The Nokia Lumia 920 is a good all-around smartphone, but because of its size and weight, I wouldn’t recommend it for everyone. There is no one broken, terrible, or unfinished feature to push you away, and innovations like Wi-Fi charging and gloved use are unique draws that no other competitor can offer.


  • The Nokia isn’t svelte, it’s a slab of polycarbonate and glass wrapped around a mammoth battery that doesn’t seem to offer anything much over the competition in terms of performance.
  • The Nokia Lumia 920 is a sealed phone. There is no access to the battery, and no microSD slot to expand the storage capabilities beyond the 32GB included, although with SkyDrive successfully baked in, many of your photos and documents will be automatically stored in the cloud.
  • It’s a phone as well, of course, and we’ve had no issues with the performance of the Lumia 920 in our time making and receiving calls. The microphone and internal speaker are good.
  • Stunning. That’s probably the best word to use when describing the Lumia 920’s PureView camera, especially when looking at low-light shots – something the Lumia 920 specialises in.
  • Where the Lumia 920 really shines however is in its ability to snap shots in the dark and make them still usable.
  • In a series of tests against the iPhone 5 and the Samsung Galaxy S III, the Nokia Lumia 920 out-performs other phones every time, giving you shots you can use with little noise.

We had high hopes for this phone, and it delivers in so many places – including those that the HTC 8X doesn’t – until the moment you pick it up and hold it in your hand.


  • The 4.5-inch PureMotion HD+ screen on the Lumia 920 is big, bold, and beautiful. Photos and videos looked fantastic. The Gorilla Glass display of the Lumia 920 also means it should be able to withstand scratches from keys and the like while the phone is in your pocket.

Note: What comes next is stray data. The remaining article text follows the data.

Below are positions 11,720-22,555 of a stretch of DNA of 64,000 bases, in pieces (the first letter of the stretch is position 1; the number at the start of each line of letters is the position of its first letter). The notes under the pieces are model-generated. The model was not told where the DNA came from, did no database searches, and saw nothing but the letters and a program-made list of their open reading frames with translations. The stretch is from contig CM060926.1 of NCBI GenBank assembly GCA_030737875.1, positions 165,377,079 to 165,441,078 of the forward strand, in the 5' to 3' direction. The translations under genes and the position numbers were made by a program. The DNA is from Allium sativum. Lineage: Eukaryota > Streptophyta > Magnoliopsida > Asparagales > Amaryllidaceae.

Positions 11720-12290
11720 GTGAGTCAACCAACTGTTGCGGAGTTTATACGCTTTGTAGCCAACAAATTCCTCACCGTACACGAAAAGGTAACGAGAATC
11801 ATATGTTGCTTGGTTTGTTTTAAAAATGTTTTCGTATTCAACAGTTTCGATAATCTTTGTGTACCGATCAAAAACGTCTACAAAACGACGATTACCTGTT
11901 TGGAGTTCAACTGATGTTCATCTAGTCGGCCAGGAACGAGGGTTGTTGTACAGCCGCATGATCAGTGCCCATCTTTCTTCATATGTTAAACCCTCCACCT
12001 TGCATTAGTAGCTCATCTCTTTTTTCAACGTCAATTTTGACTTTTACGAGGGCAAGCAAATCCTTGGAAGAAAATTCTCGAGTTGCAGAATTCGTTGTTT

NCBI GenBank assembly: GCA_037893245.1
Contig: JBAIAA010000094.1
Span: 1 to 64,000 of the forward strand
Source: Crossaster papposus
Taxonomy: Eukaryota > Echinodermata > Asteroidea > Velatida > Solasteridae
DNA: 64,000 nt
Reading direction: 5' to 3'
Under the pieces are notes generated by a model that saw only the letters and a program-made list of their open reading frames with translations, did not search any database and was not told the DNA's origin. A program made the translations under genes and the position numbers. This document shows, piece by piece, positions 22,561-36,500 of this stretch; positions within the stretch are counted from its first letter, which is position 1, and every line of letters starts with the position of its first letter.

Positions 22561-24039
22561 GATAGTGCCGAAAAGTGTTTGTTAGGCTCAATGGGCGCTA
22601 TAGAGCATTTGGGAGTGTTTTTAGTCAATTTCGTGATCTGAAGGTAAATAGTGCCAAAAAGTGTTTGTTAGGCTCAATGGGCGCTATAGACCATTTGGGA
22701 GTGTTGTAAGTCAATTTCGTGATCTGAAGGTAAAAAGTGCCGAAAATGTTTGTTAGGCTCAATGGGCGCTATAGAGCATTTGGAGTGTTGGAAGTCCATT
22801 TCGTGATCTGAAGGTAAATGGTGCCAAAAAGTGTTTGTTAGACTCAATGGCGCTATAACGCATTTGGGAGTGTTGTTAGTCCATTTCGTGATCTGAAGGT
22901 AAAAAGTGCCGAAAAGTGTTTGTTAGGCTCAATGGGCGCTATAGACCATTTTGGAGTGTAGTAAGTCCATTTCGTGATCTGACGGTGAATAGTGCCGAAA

• The bottom mounted speakers on the Lumia 920 kicked out a lot of sound. At the max volume, Beyonce’s “Love on Top” easily filled our hotel room, but higher-end tones sounded a bit harsh.
  • Although all Windows Phone 8 devices use Nokia’s maps, the Nokia Maps app on the Lumia 920 has a few extra features. For example, while both versions can show satellite and traffic views, the Nokia Maps app also has a layer for public transit lines, greatly appreciated for those who like in cities such as New York.
  • On AT&T’s 4G LTE network, we measured average upload speeds of 16.3 Mbps and download speeds of 5.3 Mbps using the mySpeedTest app. The Lumia 920 loaded the desktop version of The New York Times homepage in an average of 11 seconds, and the mobile sites for CNN and ESPN in 4 and 5 seconds, respectively. All of these are impressive speeds.

As Microsoft’s app catalog continues to catch up with iOS and Android, the Lumia 920 is the best reason yet to switch to Windows Phone.


Our conclusion is simple and similar to yours – Nokia Lumia 920 is indeed impressive, but its size makes it a “monster truck”. And just like a monster truck, it will have a limited amount of users. There are so many smaller smartphones that can offer slightly equal features that I’m not sure it’s worth to bet your money on the Lumia 920. But, then again, there are plenty Nokia fans out there and I don’t want to ruin your party with this babe.

It has good camera, it has a distinctive design on the market, it has special features, it has good speeds, it has wireless charging and it seems pretty resistent. But it’s big. If you don’t mind that, then Nokia Lumia 920 is as good a smartphone just like the iPhone or Galaxy S3.

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was the Managing Editor of Technology Personalized. He now writes about Windows 10 apps and reviews them on WindowsReport. Believes that technology is the main engine of civilization. Send him a tweet or make him your Facebook friend